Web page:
Availability of an isolated jejunal segment for perfusion in the management of chronic uremia makes it possible to study absorption and exchange of water, electrolytes, and important nutrients without contaminating gastric, pancreatic, and biliary secretions. This clinical investigative procedure has been described in detail previously, including review of the pertinent literature.6
It is the purpose of this paper to document an additional clinical experience with the procedure over a period of 3 years and 9 months, and to report further studies on some transfers in this isolated jejunum.
The Isolated Jejunal Segment
Repetitive measurements of the volumetric capacity of the segment, of rates of transfers of water, electrolytes, and crystalloids together with several barium contrast instillations over a 2½ year period has afforded some useful correlative information. The initial capacity of about 300 ml. decreased to about 100 ml. 2½ years later. This change was associated with roentgenographic evidence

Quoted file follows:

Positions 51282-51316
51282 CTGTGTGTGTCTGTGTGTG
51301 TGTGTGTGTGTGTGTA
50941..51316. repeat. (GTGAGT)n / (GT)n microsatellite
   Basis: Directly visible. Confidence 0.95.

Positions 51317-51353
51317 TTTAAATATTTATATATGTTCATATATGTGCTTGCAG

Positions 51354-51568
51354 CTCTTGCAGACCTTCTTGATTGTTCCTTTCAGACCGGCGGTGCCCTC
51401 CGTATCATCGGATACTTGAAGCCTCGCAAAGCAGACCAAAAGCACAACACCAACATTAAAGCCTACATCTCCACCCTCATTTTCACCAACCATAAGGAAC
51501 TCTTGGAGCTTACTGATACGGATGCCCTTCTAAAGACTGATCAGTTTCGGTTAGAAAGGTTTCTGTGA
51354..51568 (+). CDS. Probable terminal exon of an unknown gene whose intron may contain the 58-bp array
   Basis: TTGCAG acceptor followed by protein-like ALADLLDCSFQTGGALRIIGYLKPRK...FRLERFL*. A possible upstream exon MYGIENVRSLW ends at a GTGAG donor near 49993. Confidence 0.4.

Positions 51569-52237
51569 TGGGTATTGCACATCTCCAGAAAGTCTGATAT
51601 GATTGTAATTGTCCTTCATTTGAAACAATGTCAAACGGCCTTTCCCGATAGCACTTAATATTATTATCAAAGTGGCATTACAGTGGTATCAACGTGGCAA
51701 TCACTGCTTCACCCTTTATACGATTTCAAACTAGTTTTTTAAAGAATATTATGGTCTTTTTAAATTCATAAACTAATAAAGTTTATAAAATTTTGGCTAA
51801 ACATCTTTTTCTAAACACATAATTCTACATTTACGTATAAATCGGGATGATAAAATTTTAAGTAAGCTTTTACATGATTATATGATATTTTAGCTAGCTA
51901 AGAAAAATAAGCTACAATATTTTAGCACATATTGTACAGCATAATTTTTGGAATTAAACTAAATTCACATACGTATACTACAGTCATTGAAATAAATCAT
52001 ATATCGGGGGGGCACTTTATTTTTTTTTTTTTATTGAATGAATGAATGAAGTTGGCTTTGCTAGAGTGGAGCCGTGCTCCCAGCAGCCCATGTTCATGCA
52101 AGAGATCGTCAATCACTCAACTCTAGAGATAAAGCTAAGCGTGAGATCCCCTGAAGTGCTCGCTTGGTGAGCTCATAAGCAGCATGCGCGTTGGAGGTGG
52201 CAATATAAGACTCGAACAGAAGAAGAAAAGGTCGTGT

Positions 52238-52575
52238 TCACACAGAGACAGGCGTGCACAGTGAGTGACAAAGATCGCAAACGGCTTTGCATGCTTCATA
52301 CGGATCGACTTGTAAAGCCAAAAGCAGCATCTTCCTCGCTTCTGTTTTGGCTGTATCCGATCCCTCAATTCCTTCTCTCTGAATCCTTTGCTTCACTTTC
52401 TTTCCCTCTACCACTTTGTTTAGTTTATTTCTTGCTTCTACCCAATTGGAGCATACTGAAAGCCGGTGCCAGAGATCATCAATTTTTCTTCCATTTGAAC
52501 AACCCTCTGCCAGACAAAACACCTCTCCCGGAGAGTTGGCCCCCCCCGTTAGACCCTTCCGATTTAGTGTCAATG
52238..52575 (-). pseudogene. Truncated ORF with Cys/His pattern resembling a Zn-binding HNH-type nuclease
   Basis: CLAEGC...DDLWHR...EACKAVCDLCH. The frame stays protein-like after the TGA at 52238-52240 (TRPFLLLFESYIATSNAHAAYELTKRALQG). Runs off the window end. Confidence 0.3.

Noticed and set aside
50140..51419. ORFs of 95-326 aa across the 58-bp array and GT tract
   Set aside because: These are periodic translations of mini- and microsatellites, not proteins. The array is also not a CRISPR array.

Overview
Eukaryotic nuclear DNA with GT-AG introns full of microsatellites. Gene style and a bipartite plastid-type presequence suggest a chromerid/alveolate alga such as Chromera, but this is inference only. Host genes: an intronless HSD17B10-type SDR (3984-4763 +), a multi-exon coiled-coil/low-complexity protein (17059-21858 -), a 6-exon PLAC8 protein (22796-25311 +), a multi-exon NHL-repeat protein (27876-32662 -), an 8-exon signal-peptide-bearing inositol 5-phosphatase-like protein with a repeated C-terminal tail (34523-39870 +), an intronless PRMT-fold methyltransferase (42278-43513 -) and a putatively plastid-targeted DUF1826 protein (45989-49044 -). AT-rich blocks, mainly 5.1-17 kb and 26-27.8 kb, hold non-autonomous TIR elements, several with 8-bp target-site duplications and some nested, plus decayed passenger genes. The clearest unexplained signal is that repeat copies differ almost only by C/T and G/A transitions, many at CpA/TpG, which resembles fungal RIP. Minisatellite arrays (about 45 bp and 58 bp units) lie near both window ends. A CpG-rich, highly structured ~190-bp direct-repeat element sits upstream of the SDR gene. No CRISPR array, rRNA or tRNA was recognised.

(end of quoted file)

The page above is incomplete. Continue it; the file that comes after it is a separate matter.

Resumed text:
SCHLOERB PR, LUKERT BL. Further Observations on the Isolated Human Jejunum. Arch Surg. 1963;86(3):356–362. doi:10.1001/archsurg.1963.01310090006002
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